Posted on: 18 05 07 02:34 pm
Create PDF from Post Print


Re: Shading Basics
Guardian of the Great White North (Webmaster)
Joined:
2003/8/17 10:44
From Canada
Posts: 6808
Level : 57; EXP : 31
HP : 281 / 1407
MP : 2269 / 62757
Offline
you can also do some reverse shading with an eraser.

Also paper type and quality also plays a role into shading.

Posted on: 18 05 07 03:11 pm
_________________
PS4, PS3, Vita PSN: Winterhawk200
X-Box one Gamertag: Winterhawk200
WII U: Winterhawk200

Driver picks the music, shoutgun shuts their cakehole.
Create PDF from Post Print


Re: Shading Basics
deluded narcissist guru (Whateverator)
Joined:
2004/7/6 10:28
Posts: 2723
Level : 41; EXP : 53
HP : 202 / 1013
MP : 907 / 42542
Offline
Alright, I'm putting up the basic shading exercises.

White on one side, black on the other fill in the rest of the squares with the transitional shades.



Next use an unlined rectangle and start at the black end and just shade in progressively lighter all the way to the white end. Be as subtle in your transitions as you can. Also, be sure to use a soft pencil.



After that, then just maybe you will be ready for a sphere...



btw Jr, they are called tortillions or blending stumps.

Posted on: 18 05 07 04:16 pm
Create PDF from Post Print


Re: Shading Basics
vigilante
Joined:
2005/4/14 9:24
Posts: 41
Level : 5; EXP : 19
HP : 0 / 104
MP : 13 / 4166
Offline
Going with what Jr said, blending stumps work awesome, and they give you really smooth looking pieces (google-up Deacon Black's work). If you want that smooth, crisp look, blending stumps/tortillons are the way to go.

Hawk's idea is also great. By using an eraser, you can make brighter higlights if you need to, making your darks darker and widening the value scale of the picture (see below).

Bio's exercises are exactly the kind of thing we do at the Academy of Art in SF, where I took an "Analysis of Form" class, which I got an A in. The main purpose of each exercise is to recognize value, the lightness and or darkness of that part of the drawing; shadows have darker values, highlights have lighter values. The divided box exercise works really well, and it works even better if the box lines are light, thin, and in pencil, so that all you have is value against value, without the harsh black lines. What I would do is make one with boxes (the first one) and do the entire smooth gradient (the second one), and if they looked the same when I squinted my eyes, I'm there. It also helps to have a greyscale printed from a computer or something, as a guide so you can match up 0% value(white), 25% value grey, 50% value grey, 100% value (black) etc.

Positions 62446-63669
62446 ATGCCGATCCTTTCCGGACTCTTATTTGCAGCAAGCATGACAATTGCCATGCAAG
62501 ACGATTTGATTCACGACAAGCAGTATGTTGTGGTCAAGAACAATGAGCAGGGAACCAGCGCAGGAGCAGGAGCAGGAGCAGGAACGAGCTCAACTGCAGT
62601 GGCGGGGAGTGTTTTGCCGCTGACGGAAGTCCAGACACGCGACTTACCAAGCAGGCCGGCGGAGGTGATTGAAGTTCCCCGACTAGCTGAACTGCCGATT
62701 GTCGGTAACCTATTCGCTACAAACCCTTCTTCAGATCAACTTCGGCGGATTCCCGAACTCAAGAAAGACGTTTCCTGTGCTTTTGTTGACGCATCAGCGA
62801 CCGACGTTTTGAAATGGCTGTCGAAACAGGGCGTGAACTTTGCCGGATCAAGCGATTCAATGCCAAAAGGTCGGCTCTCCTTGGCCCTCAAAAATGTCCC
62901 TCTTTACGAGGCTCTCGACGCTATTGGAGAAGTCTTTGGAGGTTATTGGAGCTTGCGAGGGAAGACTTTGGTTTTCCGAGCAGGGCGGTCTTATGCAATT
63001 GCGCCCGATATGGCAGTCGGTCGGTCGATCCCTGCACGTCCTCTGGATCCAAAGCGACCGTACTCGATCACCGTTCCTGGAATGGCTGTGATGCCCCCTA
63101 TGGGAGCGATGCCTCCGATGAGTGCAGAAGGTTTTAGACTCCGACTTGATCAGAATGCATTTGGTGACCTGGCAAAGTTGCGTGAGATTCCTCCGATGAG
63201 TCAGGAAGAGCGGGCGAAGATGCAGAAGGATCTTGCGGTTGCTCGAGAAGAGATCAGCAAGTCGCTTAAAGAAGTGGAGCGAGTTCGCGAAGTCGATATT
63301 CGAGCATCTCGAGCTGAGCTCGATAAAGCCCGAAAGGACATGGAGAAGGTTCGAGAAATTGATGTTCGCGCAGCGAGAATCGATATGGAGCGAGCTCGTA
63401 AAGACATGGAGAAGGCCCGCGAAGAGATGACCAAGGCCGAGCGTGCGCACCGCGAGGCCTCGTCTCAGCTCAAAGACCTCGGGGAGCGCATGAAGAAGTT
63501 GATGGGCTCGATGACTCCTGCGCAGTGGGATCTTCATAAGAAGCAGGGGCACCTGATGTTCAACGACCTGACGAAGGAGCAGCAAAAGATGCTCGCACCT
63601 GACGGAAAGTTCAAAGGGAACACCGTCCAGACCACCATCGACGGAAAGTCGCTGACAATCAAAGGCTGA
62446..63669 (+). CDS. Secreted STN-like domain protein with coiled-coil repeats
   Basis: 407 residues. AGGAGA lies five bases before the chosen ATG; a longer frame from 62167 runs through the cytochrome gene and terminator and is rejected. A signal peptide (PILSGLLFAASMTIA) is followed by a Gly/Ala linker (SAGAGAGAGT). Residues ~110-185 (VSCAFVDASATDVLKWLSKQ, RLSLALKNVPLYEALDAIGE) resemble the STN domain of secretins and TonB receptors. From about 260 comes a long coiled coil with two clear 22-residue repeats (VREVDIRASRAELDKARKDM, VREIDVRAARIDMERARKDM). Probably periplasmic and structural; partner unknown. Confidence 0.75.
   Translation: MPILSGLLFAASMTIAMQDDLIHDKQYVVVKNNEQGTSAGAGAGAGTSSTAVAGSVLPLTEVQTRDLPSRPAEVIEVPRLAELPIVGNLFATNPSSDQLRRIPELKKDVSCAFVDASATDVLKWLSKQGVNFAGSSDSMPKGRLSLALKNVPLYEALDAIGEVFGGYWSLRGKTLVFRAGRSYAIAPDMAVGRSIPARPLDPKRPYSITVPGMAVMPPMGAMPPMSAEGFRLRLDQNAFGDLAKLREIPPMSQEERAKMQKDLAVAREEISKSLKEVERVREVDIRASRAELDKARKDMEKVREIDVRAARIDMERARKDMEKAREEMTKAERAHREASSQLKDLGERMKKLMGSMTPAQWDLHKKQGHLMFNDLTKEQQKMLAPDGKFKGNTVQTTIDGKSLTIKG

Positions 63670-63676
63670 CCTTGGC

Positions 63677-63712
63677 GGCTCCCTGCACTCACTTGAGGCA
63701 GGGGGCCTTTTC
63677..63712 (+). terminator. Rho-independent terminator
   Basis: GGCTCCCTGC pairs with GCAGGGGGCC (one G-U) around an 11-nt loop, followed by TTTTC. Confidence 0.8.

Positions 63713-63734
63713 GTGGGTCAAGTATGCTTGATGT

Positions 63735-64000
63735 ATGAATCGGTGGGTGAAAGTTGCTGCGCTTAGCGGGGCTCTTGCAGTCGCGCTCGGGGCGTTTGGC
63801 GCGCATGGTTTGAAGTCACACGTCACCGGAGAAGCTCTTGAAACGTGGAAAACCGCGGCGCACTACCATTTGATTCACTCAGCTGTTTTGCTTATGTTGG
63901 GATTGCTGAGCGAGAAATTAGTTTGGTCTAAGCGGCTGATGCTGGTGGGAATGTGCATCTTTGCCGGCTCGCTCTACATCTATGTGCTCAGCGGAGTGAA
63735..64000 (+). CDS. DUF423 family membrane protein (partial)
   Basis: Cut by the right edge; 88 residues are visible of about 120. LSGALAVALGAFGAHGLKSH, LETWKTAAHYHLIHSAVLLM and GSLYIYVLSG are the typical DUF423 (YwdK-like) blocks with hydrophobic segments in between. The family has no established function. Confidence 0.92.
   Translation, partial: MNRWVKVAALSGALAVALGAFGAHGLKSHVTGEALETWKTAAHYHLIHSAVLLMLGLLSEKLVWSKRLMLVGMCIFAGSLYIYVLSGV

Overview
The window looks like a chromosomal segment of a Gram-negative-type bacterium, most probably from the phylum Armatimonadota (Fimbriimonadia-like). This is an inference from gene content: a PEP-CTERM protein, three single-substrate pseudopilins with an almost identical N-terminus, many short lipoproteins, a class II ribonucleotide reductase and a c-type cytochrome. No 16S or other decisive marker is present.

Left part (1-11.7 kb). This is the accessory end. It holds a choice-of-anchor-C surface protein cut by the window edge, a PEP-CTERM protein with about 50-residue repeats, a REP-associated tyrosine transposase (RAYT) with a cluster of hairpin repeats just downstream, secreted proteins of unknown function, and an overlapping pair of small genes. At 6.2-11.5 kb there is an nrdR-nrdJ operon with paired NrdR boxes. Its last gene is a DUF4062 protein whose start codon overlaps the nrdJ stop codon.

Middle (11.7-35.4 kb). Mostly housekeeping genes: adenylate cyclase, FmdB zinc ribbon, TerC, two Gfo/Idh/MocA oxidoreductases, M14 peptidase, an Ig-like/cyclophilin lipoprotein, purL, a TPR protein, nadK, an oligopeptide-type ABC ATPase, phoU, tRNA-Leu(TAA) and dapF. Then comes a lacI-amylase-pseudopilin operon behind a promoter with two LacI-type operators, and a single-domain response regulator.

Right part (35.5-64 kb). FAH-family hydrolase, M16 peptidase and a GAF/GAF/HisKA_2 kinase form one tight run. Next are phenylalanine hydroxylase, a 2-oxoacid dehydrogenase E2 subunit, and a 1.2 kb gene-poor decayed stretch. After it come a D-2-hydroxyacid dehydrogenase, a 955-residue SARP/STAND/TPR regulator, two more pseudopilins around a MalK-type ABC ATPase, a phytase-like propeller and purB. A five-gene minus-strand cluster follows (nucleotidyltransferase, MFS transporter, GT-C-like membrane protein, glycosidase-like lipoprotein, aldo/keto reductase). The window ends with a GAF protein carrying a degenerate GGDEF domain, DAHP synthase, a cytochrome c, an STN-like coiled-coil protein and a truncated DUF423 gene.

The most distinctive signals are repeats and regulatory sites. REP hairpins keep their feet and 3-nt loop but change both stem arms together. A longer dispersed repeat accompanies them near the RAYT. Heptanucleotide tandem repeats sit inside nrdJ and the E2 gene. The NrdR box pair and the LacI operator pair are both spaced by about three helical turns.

Speaking in terms of values, the best way to make something look round and three dimensional is to have a full scale of value, from really dark darks to really bright whites. Not necessarily just stark black and white like Frank Miller's stuff, but in that you've got smooth transitions from one end of the value scale to the other. The wider the scale, the better: a 1-10 value picture will have more contrast and more impact than a 3-7 value picture.

Hope all that helps.

Posted on: 20 05 07 10:08 pm
Create PDF from Post Print


Re: Shading Basics
Kling on HM (WebMaster!)
Joined:
2004/7/19 7:51
From My Box
Posts: 6960
Level : 57; EXP : 73
HP : 283 / 1418
MP : 2320 / 59405
Offline
Quote:

Bio wrote:
btw Jr, they are called tortillions or blending stumps.


Tortillions are what you eat at Mexican food restaurants.

Look at you getting all geeky and technical. If I walked into my local art shop or drafting shop and asked for a 'smudge stick'... they would know exactly what I meant. Besides, although it is for blending... I look at it as smudging the pencil around. Oh well.. to each his own. :detailnerd:

Bio, I do like your exercises... we had to do that in college as well... except we had to do it with paint. Gave you a whole new respect for how easy pencil is compared to paint.

good words.

Posted on: 22 05 07 07:46 am
_________________
I'm not drunk...... I'm Scottish!
Yeah OK, I am Drunk...
Create PDF from Post Print







Post Reply
Account*
Name   Password   Login
Message:*


You cannot start a new topic.
You can view topic.
You cannot reply to posts.
You cannot edit your posts.
You cannot delete your posts.
You cannot add new polls.
You cannot vote in polls.
You cannot attach files to posts.
You cannot post without approval.

[Advanced Search]